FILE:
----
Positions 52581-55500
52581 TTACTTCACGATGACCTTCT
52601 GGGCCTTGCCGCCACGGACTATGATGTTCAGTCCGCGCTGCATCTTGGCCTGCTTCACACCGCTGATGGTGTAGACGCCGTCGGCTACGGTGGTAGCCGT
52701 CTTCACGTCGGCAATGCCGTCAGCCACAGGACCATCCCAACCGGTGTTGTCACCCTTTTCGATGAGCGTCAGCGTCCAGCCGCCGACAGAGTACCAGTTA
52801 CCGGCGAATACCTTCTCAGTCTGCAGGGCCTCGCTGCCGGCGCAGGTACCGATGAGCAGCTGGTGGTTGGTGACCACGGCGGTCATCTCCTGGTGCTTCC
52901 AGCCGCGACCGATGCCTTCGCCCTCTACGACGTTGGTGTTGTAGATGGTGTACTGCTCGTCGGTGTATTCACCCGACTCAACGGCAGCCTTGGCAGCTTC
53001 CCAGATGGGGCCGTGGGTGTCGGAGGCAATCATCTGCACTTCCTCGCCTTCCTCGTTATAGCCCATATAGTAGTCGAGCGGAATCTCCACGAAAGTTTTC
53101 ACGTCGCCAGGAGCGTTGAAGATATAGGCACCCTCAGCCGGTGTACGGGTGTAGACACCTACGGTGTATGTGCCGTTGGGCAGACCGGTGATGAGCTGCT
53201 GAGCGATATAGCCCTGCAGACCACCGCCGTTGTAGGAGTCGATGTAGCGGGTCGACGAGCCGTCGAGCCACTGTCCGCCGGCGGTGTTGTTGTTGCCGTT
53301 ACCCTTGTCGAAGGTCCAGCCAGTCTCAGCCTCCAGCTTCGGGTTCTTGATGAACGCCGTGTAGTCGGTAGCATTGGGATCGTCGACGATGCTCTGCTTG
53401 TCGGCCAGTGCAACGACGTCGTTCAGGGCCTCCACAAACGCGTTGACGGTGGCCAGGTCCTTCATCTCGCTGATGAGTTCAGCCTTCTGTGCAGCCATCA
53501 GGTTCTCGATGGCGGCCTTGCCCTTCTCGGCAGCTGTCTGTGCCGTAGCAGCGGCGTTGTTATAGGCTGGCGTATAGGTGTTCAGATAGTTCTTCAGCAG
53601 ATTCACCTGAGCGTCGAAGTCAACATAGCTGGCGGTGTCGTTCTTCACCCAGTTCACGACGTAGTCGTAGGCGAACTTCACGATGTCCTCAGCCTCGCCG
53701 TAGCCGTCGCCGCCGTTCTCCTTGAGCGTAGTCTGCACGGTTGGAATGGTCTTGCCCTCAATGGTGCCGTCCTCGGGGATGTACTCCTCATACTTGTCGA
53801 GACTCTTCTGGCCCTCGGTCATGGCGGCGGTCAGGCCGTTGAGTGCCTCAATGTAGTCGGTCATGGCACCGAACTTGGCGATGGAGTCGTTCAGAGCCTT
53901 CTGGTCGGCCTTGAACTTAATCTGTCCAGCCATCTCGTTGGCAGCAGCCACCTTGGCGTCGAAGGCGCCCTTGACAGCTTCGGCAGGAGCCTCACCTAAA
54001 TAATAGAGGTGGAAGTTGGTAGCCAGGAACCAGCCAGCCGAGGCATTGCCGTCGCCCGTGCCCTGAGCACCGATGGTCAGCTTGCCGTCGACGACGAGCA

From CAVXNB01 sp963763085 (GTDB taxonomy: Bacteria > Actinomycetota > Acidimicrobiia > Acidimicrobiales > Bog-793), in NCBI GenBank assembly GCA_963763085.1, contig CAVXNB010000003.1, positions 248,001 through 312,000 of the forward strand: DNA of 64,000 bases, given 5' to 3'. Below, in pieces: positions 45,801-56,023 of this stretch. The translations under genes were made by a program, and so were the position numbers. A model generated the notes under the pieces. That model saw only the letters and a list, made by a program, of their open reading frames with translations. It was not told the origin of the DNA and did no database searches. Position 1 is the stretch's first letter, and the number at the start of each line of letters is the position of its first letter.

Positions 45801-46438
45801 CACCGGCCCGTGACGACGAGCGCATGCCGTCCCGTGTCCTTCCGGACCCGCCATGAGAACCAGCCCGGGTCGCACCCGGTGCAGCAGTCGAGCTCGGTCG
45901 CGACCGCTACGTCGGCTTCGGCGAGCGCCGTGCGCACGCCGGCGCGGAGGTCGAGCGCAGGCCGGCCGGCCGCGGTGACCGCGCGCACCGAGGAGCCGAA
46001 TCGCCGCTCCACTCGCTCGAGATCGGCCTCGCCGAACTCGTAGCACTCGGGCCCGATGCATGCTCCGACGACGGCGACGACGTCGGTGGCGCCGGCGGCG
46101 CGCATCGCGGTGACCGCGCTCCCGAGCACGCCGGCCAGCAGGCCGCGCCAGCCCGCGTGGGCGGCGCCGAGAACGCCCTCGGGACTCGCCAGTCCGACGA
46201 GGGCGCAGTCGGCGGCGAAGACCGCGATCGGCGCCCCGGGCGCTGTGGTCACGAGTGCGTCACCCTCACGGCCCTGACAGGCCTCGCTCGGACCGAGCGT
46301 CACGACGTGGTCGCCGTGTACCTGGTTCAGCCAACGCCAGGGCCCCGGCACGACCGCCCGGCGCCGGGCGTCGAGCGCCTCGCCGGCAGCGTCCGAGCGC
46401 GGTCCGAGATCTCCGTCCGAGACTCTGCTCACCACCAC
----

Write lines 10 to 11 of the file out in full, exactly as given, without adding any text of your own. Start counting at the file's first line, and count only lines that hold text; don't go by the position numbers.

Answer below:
53301 ACCCTTGTCGAAGGTCCAGCCAGTCTCAGCCTCCAGCTTCGGGTTCTTGATGAACGCCGTGTAGTCGGTAGCATTGGGATCGTCGACGATGCTCTGCTTG
53401 TCGGCCAGTGCAACGACGTCGTTCAGGGCCTCCACAAACGCGTTGACGGTGGCCAGGTCCTTCATCTCGCTGATGAGTTCAGCCTTCTGTGCAGCCATCA